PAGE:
Comparing and , it is clear that the only difference between these two programs is about rules and . Since defeats and defeats , it follows that and , where and are answer sets of and respectively. Then there must exist some rule in of the form:

,

and some rule in of the form:

.

Furthermore, since does not defeat rule and does not defeat rule (otherwise ), it is observed that rule triggers rule in that defeats , and rule triggers rule in that defeats . This follows that and are mutually defeasible in .

Note that according to Proposition 4, the condition for to have a unique answer set stated in Theorem 4 is weaker than the local stratification requirement for to have a unique answer set as showed by Proposition 3.

Example 3

Consider PLP as follows:

not , not , not ,
    not , not ,
    not , not ,
    not ,
    .

Clearly, a -partition of is as follows:

:
      not , not not ,
      not ,
    :
      not ,
    :
      not .

Although is not locally stratified, from Theorem 4, should have a unique reduct since and are not mutually defeasible. This also concludes that has a unique answer set .

4 Splitting Prioritized Logic Programs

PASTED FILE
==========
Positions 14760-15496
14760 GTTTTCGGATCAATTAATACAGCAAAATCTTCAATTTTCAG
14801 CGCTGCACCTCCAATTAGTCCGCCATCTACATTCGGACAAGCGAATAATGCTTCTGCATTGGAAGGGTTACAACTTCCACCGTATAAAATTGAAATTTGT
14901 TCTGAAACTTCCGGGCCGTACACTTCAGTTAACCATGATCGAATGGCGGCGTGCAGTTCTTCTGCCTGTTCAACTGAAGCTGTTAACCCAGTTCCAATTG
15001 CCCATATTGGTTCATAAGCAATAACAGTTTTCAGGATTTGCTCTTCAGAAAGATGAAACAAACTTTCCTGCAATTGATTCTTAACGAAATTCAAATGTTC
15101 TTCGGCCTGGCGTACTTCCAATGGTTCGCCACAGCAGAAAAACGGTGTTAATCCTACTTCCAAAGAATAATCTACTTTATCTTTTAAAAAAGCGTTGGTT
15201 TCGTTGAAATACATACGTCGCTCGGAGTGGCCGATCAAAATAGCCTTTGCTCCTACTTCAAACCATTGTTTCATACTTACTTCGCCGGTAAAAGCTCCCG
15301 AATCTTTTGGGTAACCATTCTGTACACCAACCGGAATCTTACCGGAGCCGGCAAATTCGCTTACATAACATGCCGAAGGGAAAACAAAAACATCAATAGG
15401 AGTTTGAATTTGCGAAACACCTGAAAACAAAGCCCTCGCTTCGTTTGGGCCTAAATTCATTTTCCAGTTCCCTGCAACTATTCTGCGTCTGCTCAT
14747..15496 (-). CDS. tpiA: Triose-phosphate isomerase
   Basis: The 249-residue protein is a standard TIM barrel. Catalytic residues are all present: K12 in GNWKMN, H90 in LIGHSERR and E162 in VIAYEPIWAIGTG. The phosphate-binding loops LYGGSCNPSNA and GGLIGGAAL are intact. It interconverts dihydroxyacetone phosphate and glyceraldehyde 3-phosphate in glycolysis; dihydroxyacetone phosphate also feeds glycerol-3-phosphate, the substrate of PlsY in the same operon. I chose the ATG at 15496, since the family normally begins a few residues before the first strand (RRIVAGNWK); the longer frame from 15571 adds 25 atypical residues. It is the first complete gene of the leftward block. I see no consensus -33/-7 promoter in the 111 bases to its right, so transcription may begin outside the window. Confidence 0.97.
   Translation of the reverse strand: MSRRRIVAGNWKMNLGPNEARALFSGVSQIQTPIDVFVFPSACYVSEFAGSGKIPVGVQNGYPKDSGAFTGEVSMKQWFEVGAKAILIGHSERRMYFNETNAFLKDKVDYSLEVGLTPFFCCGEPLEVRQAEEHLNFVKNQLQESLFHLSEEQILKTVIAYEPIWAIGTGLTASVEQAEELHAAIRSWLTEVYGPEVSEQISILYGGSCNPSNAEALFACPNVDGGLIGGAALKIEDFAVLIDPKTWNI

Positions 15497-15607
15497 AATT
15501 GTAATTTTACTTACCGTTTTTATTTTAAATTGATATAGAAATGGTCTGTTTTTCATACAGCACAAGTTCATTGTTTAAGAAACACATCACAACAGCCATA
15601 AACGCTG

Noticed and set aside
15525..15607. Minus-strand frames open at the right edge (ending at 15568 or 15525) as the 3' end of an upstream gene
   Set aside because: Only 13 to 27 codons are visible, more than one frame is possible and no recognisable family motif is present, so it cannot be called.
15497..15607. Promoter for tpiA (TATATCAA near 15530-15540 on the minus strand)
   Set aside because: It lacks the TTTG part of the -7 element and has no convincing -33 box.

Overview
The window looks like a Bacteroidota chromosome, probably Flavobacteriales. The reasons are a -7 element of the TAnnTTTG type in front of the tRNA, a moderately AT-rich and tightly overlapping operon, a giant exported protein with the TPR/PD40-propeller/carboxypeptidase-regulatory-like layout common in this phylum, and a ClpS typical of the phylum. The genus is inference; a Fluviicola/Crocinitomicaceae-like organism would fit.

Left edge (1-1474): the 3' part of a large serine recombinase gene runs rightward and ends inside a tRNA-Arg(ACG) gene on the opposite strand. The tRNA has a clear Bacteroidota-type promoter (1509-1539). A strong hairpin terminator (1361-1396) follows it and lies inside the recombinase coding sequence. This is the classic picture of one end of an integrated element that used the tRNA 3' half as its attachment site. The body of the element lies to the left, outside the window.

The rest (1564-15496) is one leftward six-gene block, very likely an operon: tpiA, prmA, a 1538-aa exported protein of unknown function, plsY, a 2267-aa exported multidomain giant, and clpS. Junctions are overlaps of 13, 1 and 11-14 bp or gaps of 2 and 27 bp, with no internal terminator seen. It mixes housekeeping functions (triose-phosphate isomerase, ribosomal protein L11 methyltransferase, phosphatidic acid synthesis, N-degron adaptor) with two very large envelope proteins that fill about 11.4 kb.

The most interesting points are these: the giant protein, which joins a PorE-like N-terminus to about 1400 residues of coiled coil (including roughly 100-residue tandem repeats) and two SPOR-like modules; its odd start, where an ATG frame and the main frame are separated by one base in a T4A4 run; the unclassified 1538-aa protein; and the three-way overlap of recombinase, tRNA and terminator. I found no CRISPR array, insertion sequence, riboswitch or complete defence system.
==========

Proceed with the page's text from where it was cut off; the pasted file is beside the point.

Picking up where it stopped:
It has been observed that deciding whether a prioritized logic program has an answer set is NP-complete [Zhang, 2001]. That means, in practice it is unlikely to implement a polynomial algorithm to compute the answer set of a prioritized logic program. Hence, finding suitable strategy to simplify such computation is an important issue. Similarly to the case of extended logic programs [Lifschitz & Turner, 1994], we will show that under proper conditions, a PLP can be split into several smaller components such that the evaluation of ’s answer sets can be based on the evaluation of the answer sets of . To describe our idea, we first consider the case of splitting a PLP into two parts.

Example 4

Consider the following PLP :

,
    ,
    ,
    ,
    ,
    ,
    .

Clearly, this PLP has a unique reduct , which gives a unique answer set .

We observe that actually can be split into two segments and such that . Now we try to reduce the computation of ’s answer sets to the computation of two smaller PLPs’ answer sets. Firstly, we define a PLP by setting and . The role of rule is to introduce a -relation to replace the original -relation in that is missed from by eliminating from . The unique answer set of is . Since , it is easy to see that in each of ’s answer sets, any literals derived by using rules in will not trigger or defeat any rules in . This implies that every literal in ’s answer set (except First) will also occur in an answer set of the original . Therefore, we can define another PLP